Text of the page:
I hadn’t heard of Imogen Heap until I saw the movie, Garden State. It was then that I fell in love with the Londoner’s selection on the soundtrack- “Let Go”- which was actually a song from her band, Frou Frou. I was instantly enthralled with the band’s ambient, sythnpop sound, and that song alone spurred me to purchase Heap’s sophomore album, Speak For Yourself.
Heap’s solo album explores the same sounds I heard in Frou Frou’s music- lots of airy sythensizers, tons of electronic blips and noises, and light vocals. Though this works for the majority of the album, it does become a tad monotonous towards the latter half of the disc.
Headlock starts the disc off on a promising front. The fast-paced song is composed of strings, noises from a vibraphone and an African instrument, the Mbira. The complex orchestration plays behind Heap’s digitized vocals, and the song provides a perfect example of what to expect for the rest of the album.
Interestingly enough, Say Goodnight and Go follows with a more organic sound. An acoustic guitar makes up most of the instrumentation, while drums are heard during parts of the choruses. Of course, there are still a few synthesized sounds throughout the track, and Heap’s vocals take on the same echo-y effect as they did in the previous song, but this could definitely be classified as pure pop music, rather than some sort of pop/electronica hybrid. The lyrics, though a bit cliched, are more memorable (“Why’d you have to be so cute?/It’s impossible to ignore you/Must you make me laugh so much?/It’s bad enough we get along so well/Say goodnight, and go…”), and overall, the track is one of the strongest on the album.
Chances are, you’ve heard Hide and Seek in one way or another. The track has been nearly everywhere; it was famously featured on an episode of The O.C. (which was then heavily parodied on YouTube and Saturday Night Live), and in 2009, R&B singer, Jason Derulo sampled the song for his hit single, “Whatcha Say”. Despite the prominence in the media, I’ve never grown tired of this song, mostly because it’s absolutely beautiful. Again, the production is heavily stripped back, instead leaving more room for Heap’s acapella performance. The song is mostly sung through a vocoder, giving off a haunting feeling, which perfectly highlights the emotional lyrics (“Ransom notes keep falling out your mouth/Mid-sweet talk, newspaper word cut-outs/Speak no feeling, no I don’t believe you/You don’t care a bit. You don’t care a bit.”). This song, as well as all of the others, has such an impressive, polished sound that it’s hard to believe that Heap recorded this disc (she also did all the writing and composing on the album) with her own funds and without help from a label.
Just For Now has one of the prettiest openings I’ve ever heard, as Heap uses several layers of her vocals to repeat the line, “just for now.” The song, which expresses the sentiment of being in the moment, almost seems to slow down time while listening to it; the light drumming in the chorus, paired with Heap’s angelic vocals, are absolutely captivating, and it’s incredibly easy to get lost in this lovely song. I Am In Love With You is easily the most unique song on the album- the atmospheric, dreamy sound from the rest of the tracks is put aside for a moment, and replaced by a funky beat that’s actuallydanceable. Heap’s vocals are even different- her tone has dropped a few pitches, and we’re greeted with a throaty delivery of the verses- a stark contrast to the whimsical vocals we’ve heard from her on the majority of the album. Some of Heap’s trademark sounds are still in the background- there’s plenty of synthesizers throughout the track- but mostly, this song is a huge (and welcome) departure from the musical theme of the album.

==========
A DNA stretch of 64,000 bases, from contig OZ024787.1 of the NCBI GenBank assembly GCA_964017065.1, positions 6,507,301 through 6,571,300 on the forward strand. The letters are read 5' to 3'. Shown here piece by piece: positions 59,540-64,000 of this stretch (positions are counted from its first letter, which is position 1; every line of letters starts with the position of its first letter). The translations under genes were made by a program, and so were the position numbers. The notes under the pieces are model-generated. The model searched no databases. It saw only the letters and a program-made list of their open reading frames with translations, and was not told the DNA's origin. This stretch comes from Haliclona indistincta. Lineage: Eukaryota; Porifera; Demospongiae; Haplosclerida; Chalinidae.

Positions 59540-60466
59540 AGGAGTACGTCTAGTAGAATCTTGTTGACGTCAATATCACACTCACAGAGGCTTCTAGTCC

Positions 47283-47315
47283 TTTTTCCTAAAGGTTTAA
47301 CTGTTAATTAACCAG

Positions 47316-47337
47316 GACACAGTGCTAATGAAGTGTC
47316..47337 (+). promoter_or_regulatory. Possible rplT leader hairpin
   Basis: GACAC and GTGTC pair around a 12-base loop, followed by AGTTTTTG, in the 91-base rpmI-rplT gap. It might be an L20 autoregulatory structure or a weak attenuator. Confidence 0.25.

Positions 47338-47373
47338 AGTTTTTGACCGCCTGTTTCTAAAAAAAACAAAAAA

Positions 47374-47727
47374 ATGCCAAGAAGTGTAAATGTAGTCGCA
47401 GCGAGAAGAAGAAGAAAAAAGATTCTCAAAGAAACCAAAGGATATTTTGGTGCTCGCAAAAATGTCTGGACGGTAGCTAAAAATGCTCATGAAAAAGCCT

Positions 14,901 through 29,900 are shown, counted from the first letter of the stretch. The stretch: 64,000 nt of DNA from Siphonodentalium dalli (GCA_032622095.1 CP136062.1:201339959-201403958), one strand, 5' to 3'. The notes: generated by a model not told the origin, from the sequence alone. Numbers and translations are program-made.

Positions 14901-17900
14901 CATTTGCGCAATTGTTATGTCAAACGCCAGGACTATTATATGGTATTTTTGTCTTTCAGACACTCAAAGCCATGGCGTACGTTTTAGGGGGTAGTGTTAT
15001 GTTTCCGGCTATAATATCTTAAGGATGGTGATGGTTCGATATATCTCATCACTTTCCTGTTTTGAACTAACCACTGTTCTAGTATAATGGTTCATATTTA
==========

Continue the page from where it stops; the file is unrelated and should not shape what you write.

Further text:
Unfortunately, I can’t say that the rest of the album is as easy to differentiate. I’ve owned this CD for seven or eight years, and sadly can’t tell you that any of the other songs have ever really stood out or impressed me. Despite the peppiness of Loose Ends, the track still seems a bit stale in comparison to the highlights on the album. Likewise, songs like Clear The Area and The Walk might be a bit more interesting if they were presented on a different album, separate from the handful of songs on this disc that already sound completely similar to them. Closing In and Daylight Robbery are both misses, again, because they’re just simply too similar to the rest of the album to stand out on their own. Though I do like the sound of the album, overall, my main complaint is that it’s just too repetitive; too many songs sound the same, and the whole sound becomes played about halfway through the disc.
The album closes with another song which fails to impress, The Moment I Said It. The song begins quietly, with just Heap singing, before fading into more of the same synthesizers, blips and beeps that we’ve already heard. The track is also the longest on the album, coming in at almost six minutes, and every bit of it drones on. I’ve actually put this album on when I couldn’t sleep and if I hadn’t already dozed off at this point, this song usually puts me over the edge to sleepiness.
Though Imogen Heap’s ambient, synthpop sound works really well for her and is, for the most part, very enjoyable, it becomes a bit tiresome after listening to it track after track. Speak For Yourself is a good album, but it wouldn’t have hurt to have a bit more versatility.
2. Goodnight And Go
3. Have You Got It In You?
4. Loose Ends
5. Hide And Seek
6. Clear The Area
7. Daylight Robbery
9. Just For Now
10. I Am In Love With You
11. Closing In
12. The Moment I Said It